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February 6, 2019 9:23 am

On Top of the Brexit Crisis, Does Ireland Want to Awaken Ugly Memories of Antisemitism?

avatar by Harold Brackman


Anti-Israel protesters in Israel as part of the Ireland Palestine Solidarity Campaign. Photo: Ireland Palestine Solidarity Campaign via Facebook.

You might think that today’s Brexit worries would be enough to preoccupy Ireland’s government. Instead, the lower house of Ireland’s parliament has escalated the BDS war on Israel by forcing tech companies, such as Apple, Google, and Microsoft, to choose between doing business in Ireland and Israel. Over the objections of the Irish Foreign Ministry, the Occupied Territories Bill would impose a five-year prison sentence or a fine on certain companies and institutions.

The bill’s sponsor, Senator Frances Black, described the BDS Movement as a “means to overcome the Israeli regime of occupation, settler-colonialism and apartheid.”

During last year’s Israel Peace Week in Ireland, the president of Maynooth Students for Israel was physically assaulted. Israel’s ambassador to Ireland has also been barred from speaking at Trinity College. There have been death threats and warnings to wear “bullet-proof vests,” and a conference at Trinity Seminary featured Steven Salaita, who was fired from the University of Illinois for the obscene wish that all the West Bank settlers “would go missing.”

This year as St. Patrick’s Day approaches, Irish-Jewish relations in New York City will again be bathed in a hue of shamrock-colored bagels and nostalgia. Relations in Ireland also have their stock repertoire of feel-good images, including two Jewish mayors of Dublin, and 19th-century “Liberator” Daniel O’Connell’s declaration that “Ireland is the only Christian country I know of unsullied by any act of persecution against the Jews.”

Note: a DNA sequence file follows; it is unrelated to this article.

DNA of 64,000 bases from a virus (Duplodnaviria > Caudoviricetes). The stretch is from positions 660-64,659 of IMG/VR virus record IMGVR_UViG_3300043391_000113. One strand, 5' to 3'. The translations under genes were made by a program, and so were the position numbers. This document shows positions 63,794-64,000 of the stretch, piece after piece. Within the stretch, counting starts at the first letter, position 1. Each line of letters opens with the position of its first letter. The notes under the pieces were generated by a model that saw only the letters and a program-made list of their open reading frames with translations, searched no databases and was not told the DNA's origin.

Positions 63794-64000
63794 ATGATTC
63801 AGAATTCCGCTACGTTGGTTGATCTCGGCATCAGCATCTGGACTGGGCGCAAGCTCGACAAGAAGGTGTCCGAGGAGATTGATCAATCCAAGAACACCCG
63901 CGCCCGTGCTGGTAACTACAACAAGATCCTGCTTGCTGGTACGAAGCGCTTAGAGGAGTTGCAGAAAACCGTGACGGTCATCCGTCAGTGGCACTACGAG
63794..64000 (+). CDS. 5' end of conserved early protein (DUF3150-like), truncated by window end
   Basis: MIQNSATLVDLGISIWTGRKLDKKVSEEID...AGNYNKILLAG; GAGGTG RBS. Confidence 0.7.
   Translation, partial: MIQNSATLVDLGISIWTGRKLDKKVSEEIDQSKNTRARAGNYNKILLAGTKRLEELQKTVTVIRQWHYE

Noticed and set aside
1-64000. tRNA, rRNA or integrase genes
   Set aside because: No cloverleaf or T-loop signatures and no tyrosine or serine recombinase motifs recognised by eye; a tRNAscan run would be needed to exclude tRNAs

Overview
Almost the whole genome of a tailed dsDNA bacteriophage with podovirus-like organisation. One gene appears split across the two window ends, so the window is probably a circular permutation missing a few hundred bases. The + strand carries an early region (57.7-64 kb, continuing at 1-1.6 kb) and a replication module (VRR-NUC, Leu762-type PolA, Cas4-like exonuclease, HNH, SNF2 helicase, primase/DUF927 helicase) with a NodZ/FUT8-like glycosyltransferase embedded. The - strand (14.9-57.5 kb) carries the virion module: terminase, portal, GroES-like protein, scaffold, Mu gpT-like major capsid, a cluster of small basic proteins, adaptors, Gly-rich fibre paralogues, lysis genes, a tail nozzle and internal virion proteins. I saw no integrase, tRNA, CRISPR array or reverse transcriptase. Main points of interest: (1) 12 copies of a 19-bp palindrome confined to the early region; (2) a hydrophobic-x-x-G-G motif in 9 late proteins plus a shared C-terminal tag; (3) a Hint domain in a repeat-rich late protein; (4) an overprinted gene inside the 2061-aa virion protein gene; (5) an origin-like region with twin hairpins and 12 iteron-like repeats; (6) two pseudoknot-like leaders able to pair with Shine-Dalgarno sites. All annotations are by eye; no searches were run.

Yet the Irish — including Irish Jews — have long memories. Even if it were not for the anti-Israel bias of the IRA and former Irish President Mary Robinson, Irish Jews would remember the Limerick Pogrom of 1904, supported by Sein Fenn founder Arthur Griffith, as well as Irish President Éamon de Valera’s signing of the official book of condolence on Hitler’s death on May 2, 1945.

The remarkable thing is how the equally problematic history of Irish-Jewish relations in the US has been forgotten:

  • In 1850 on Yom Kippur Eve, in perhaps the first example of the blood libel hysteria in the US, a mostly Irish Brooklyn mob of 500, including policemen, wrecked a Jewish home and adjoining synagogue.
  • In 1902, mostly Irish workers rained down bricks — then popularly called “Irish confetti” — on the 25,000 East Side Jews marching in Chief Rabbi Jacob Joseph’s funeral procession, while the mostly Irish police joined in with their billy clubs.
  • In 1927, in response to Warner Brothers’ film “Irish Hearts” and MGM’s “The Callahans and the Murphys,” violently antisemitic Irish Catholic newspapers equated Hollywood’s “Jewish Trust” with “perverts and pimps” for picturing Jewish boys marrying Irish girls.
  • Up through 1943, longstanding gang battles between Irish and Jewish young men were ominously politicized by fascist “radio priest” Father Charles Coughlin, whose “The Christian Front” group organized anti-Jewish boycotts, and incited street violence and even bomb plots.

After World War II, relations improved, with the high point being overwhelming Jewish support for JFK in 1960. But now it’s time for Irish voices everywhere to speak up against a grave new injustice against Israel and the Jewish people.

Historian Harold Brackman is coauthor with Ephraim Isaac of From Abraham to Obama: A History of Jews, Africans, and African-Americans (Africa World Press, 2015).

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